Rosengård, a quiet neighborhood became a thorn in the Swedish media - The Traveller


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Friday, July 1, 2011

Rosengård, a quiet neighborhood became a thorn in the Swedish media

In Sweden, the clichés about violence and insecurity stick to the skin Rosengård, a district of the city of Malmö. Fantasies widely disseminated by the media, and who served the extreme right, very popular in this part of the country.

Of the 300,000 inhabitants of Malmö, nearly 25% are from immigrant families. (Photo Maud De Carpentier)

Malmö is the third largest city in Sweden. Located on the North Sea, and close to Copenhagen, it is a popular destination for summer tourists. Its small port, a green area, pedestrian streets ... Malmö attracted by its calm and quality of life. Yet for many Swedes, the city also symbolizes a failure to integrate immigrants.

Of the 300 000 inhabitants, almost 25% are from immigrant families. Most of them live in the city of Rosengård, one of the ten districts of the city. An area which, in the collective imagination of the Swedes, is facing a daily urban violence. Various incidents in 2003 and 2008, gave the "Rose Garden" (French translation of Rosengård) looks like a Scandinavian Bronx.

"Media coverage has helped the extreme right to win votes. "

The original building burned in 2003, after the owner refused to rent to the Muslim community. What the media have chosen: a dispute over a mosque. Optical illusion, objects Listerborn Carina, a researcher at Malmö University: "I interviewed the young. The religious question is not an issue, they just wanted to fight with the police. "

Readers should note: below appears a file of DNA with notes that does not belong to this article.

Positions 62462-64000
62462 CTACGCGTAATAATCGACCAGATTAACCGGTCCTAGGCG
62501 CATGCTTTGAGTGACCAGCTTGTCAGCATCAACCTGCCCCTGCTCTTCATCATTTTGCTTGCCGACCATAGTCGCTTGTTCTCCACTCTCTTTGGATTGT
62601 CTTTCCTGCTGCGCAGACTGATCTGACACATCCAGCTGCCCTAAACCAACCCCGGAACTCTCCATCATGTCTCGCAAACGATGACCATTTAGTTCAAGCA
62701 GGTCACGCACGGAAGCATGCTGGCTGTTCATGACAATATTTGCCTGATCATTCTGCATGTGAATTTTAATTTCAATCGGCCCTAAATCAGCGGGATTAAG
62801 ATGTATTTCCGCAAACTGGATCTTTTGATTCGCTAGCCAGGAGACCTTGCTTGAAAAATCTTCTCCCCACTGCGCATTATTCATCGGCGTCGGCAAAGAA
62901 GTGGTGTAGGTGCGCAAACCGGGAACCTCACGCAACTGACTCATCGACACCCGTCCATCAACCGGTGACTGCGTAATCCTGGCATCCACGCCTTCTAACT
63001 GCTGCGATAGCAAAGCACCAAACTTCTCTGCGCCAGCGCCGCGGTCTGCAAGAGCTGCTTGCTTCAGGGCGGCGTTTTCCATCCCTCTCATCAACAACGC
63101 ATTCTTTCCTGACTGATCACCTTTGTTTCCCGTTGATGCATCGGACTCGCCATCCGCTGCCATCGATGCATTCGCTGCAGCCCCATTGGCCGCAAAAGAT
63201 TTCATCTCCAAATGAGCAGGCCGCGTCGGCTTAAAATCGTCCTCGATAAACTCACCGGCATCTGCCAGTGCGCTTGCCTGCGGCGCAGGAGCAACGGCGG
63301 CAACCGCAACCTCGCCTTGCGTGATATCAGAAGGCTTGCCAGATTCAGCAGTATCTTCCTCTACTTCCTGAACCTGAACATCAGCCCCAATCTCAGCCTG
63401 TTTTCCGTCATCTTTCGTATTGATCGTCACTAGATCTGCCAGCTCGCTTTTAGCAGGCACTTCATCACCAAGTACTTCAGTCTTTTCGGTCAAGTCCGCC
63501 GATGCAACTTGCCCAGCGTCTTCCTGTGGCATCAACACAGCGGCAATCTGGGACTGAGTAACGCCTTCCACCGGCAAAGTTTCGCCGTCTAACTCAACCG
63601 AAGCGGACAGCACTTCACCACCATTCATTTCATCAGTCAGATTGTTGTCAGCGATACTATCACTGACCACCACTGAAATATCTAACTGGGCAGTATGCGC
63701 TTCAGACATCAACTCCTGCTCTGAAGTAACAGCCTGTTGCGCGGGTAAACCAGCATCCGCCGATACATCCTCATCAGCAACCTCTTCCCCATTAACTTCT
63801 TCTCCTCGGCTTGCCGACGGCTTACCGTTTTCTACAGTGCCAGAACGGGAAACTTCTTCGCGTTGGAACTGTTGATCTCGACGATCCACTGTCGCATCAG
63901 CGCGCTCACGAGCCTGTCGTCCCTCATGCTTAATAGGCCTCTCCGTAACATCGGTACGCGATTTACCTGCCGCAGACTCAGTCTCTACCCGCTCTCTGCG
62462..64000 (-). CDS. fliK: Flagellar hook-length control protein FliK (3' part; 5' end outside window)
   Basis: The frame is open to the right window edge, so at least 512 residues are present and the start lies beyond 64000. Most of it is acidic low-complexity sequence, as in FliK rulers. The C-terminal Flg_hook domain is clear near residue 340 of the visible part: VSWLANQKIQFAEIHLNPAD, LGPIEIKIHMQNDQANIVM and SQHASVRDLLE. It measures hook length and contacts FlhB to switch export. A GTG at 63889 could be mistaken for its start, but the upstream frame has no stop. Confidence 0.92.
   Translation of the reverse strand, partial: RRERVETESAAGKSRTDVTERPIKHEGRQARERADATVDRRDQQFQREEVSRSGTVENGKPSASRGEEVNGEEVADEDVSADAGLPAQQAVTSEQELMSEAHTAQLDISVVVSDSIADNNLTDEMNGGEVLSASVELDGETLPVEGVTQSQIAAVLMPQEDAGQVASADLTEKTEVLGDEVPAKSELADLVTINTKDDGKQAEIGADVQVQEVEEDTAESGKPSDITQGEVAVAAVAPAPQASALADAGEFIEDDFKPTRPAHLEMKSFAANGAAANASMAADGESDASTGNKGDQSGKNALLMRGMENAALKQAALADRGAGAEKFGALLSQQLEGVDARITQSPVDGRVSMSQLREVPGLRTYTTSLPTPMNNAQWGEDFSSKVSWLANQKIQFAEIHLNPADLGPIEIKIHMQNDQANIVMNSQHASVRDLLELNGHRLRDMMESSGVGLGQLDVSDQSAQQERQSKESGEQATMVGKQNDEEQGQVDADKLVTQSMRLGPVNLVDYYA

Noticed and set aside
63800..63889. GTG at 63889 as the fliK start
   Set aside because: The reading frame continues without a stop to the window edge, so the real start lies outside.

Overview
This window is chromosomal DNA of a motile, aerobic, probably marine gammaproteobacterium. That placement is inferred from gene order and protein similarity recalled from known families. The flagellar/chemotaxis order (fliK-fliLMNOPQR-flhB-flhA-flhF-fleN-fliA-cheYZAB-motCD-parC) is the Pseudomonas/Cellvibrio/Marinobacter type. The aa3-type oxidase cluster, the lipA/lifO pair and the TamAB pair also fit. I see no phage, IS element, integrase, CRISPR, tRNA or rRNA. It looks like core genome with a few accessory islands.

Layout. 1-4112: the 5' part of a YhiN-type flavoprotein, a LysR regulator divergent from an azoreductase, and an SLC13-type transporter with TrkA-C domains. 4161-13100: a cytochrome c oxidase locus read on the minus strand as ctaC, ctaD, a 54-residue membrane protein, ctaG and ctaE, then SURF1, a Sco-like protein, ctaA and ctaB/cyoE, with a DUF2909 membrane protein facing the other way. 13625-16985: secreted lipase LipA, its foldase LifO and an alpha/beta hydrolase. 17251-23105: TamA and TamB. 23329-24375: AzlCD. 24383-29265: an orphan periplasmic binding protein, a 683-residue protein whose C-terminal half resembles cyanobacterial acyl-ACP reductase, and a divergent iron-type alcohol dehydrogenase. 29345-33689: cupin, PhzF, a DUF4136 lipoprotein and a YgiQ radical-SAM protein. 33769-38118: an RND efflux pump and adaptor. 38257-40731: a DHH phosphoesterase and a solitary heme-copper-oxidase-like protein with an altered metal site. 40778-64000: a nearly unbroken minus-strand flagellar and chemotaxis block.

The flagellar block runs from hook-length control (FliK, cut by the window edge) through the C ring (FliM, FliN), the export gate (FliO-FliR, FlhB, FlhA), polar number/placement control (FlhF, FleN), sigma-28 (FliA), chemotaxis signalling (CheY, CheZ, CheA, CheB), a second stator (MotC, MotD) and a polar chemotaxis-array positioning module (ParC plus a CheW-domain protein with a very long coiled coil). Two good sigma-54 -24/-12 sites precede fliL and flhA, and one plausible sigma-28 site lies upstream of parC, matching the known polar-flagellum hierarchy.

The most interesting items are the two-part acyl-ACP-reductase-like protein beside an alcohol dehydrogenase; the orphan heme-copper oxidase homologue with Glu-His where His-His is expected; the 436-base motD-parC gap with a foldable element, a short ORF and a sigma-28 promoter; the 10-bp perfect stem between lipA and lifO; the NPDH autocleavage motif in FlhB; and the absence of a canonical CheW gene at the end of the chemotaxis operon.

Since then, the far-right party the Sweden Democrats (SD) used the bad reputation of the neighborhood to thrive.

A well-established right-wing

"It is clear that media coverage has helped the SD to win votes, says political scientist Anders Hellström. Rosengård is a symbol of multiculturalism and immigration and reports that deal with violence in this neighborhood tend to link the two. "

The Sweden Democrats are now well established in the city of Malmö, with over 11% of the seats in municipal council.

The most cosmopolitan city of Sweden then drags a terrible image. From Stockholm to Gothenburg, Sweden all know that name. And the vast majority of passers-by are hard and black a picture, where the words "immigrant" and "violence" coexist. As if they were intrinsically linked.

Olivier Truc, the correspondent of the World to Scandinavia, the explanation lies in two factors: the low level of tolerance for "deviant" in Sweden, and the media. They have played a major role in this fantasy of violence that sticks to the skin Rosengård.

A rather quiet city

By 2003, a report by Fox News goes around the world. Images of burning buildings, of young people who throw Molotov cocktails, with words like "civil war" and "chaos" ... The reporter Steve Harrigan leaves no chance to the little town.

However, several years ago that happens much more in the city. "But, laments Anna Lundberg, the press never writes about what's positive here." This teacher of 29 years has taught last year in one of four schools in the district. "This is a wonderful place for so many different reasons, she insists. The atmosphere, multiculturalism, children ... I loved working there. "

And after five days wandering through the neighborhood much-maligned, the images that remain are those of a quiet corner. Children running in the aisles, moms who watch their kids, a shopping center, bicycles ... People also have more than enough of the media treatment reserved for them.

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